Being Social

I recently read an article about how fashion companies are missing the boat when it comes to their use of social media to connect with their customers.  I think that what it boils down to is that the meaning of the word social somehow escapes them.

I don’t know who minted the phrase social media, but when it comes to companies  it seems like a misnomer.  To quote Webster:  “social – relating to or involving activities in which people spend time talking to each other or doing enjoyable things with each other.”

The problem with the way so many companies use the term is that they view twitter, instagram, facebook and their own blogs as a platform to talk to people.  Instead it should be a vehicle for conversation.  The article I read quoted a study that said that at least 60% of companies who are tagged on social media do not respond to the tagger regardless of whether the message is positive or negative.

It got me to thinking about my own experience with companies and social media.  Over the past several years I’ve tagged several on twitter and instagram, and I can tell you my reply rate is lower than 40%.  The only company to ever acknowledge my tags has been Pendleton.

But what is interesting is how differently vintage sellers respond to internet messages.  I don’t think I’ve ever had a vintage seller ignore a  message I’ve sent through twitter or the other platforms.  They seem to know what the big guys do not know – that communication builds customers.  I’ve been on Instagram less than five months, and I’ve bought three things that I first saw posted at Instagram.  In all three cases I asked the seller about the item and in all three cases the seller replied.  Do you think I’d have bought their stuff if I’d been ignored?




Filed under Viewpoint

9 responses to “Being Social

  1. This is a major problem with companies in areas beside fashion… it’s supposed to be a dialogue, not their platform!
    del, who used to be in communications


  2. Another thought provoking post Lizzie. I couldn’t agree more. 🙂


  3. I totally agree with you, Lizzie. One of the things I find regarding large brands is the bigger they get, the more the customer service suffers. I think there is a point when you can get too big to keep up with the conversation. That’s why I always try to buy from small businesses when I can~better communication, more personal service!


    • So true. I ordered some nail products from a very large company, and they arrived in a too-large box with no packing materials. After clanging around for a 1000 miles, one of the bottles broke and the other bottles were covered with polish and shards of glass. I emailed the customer service of the company, explaining the problem. It was over a week before I got a reply, and they offered to replace only the broken bottle. It finally arrived, rattling around in a big box with no packing materials. Guess what company has been marked off my list?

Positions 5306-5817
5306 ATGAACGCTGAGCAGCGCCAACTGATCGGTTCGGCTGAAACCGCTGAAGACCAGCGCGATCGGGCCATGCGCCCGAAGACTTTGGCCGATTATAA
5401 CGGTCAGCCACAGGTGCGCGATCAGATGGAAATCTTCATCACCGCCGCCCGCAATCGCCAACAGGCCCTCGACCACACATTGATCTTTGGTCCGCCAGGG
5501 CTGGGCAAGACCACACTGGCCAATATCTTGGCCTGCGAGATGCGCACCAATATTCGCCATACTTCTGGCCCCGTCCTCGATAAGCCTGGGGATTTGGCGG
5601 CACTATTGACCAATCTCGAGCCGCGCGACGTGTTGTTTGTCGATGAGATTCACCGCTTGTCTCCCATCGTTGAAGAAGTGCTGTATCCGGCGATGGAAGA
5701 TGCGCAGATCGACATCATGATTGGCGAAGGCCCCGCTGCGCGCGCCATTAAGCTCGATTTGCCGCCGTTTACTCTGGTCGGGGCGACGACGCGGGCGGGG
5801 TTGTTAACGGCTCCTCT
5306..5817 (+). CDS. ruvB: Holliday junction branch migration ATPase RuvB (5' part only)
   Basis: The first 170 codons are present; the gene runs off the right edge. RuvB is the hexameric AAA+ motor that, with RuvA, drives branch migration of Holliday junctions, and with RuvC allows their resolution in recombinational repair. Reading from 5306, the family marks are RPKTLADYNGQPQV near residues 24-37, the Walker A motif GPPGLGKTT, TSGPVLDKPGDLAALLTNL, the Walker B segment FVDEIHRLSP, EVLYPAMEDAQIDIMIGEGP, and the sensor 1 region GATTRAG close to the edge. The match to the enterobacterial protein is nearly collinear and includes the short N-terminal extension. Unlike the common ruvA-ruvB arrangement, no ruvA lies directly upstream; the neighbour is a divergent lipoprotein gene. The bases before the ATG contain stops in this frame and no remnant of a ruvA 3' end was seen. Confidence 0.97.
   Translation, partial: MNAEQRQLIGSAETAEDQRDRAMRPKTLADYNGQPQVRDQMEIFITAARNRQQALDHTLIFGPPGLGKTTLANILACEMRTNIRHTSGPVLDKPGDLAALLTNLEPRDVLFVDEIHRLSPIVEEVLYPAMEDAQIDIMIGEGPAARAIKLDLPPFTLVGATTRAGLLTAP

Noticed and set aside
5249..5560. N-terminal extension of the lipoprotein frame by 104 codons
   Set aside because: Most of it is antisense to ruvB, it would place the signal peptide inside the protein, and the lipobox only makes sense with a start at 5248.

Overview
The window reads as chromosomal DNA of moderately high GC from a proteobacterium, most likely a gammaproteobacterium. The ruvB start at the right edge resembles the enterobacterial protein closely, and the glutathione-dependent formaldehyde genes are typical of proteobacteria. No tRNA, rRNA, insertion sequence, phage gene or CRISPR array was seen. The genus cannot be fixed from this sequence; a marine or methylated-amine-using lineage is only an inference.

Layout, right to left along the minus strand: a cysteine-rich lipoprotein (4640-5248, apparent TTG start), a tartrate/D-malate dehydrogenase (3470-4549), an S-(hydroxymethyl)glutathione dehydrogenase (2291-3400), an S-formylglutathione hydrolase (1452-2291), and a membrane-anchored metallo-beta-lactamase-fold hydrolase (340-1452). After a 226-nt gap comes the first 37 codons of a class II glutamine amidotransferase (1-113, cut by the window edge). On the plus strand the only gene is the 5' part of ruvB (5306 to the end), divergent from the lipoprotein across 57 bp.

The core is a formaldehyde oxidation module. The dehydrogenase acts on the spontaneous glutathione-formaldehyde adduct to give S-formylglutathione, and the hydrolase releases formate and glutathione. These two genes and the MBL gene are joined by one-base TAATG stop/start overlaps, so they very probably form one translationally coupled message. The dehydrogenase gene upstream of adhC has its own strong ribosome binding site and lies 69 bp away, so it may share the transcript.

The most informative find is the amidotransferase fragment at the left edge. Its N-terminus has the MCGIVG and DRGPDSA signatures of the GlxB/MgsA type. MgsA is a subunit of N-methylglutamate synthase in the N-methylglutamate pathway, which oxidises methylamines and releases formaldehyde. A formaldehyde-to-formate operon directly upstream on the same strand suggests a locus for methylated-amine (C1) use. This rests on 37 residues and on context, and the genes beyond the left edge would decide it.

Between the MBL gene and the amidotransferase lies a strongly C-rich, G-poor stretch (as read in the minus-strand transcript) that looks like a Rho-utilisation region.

4. Thanks for the mention, Lizzie. Social media is a tricky terrain.


  5. This is such an interesting topic and one that really showcases the interesting dichotomy between small businesses, especially vintage ones, and technology and big business and technology. Both massive companies and corporations and technology are products of the modern age, while small businesses, and vintage are old-fashioned or are about old products. The old fashioned small businesses are embracing technology, while the big companies are not. I guess maybe it’s the simply economics and abilities to actually connect? Small businesses are small, obviously, and they are 1. capable of interacting directly and with full knowledge of their business, while corporations are so large and no one person can know all of the going-ons of their company, 2. small businesses NEED their customers to survive, they need every sale they can get, and they know that good customer service is the best way to get and keep customers, and therefore make money and survive, while big corporations almost really don’t need to actively work hard to interact with their customers, they are capable of producing multi-million dollar commercials, celebrity endorsements, etc., while small businesses cannot. I know so many shop owners who rely solely on Twitter, Instagram, Facebook, as ways to “advertise”. They don’t even put ads in local papers. Social media is free (well, sort of, as Facebook is now limiting the reach of “pages” unless you pay) and that is why small businesses utilize it, because every penny saved matters.

    Woo, sorry for the essay! I am just really interested in this!

    Also, like you, I have bought several items based upon just seeing the item on Instagram, in various ways, seeing it posted, buying it via Etsy, or if it’s a local shop, requesting the item to be put on hold while I make me way to the shop.

    Liked by 1 person

    • That’s an interesting analysis!

      I’m sure that some large companies do this, but if they are going to have a social media presence, then it needs to be an important part of their ad or PR strategy. Make it someone’s job, for crying out loud!

      Also doing a good job of communicating via social media are small museums, and we know how understaffed they can be. I know of one museum – The Charleston Museum – that always replies to tweets in which they are tagged, and will retweet as well. People remember stuff like that.


  6. Spot on and definitely something I’ve noticed too. The “human” element matters.


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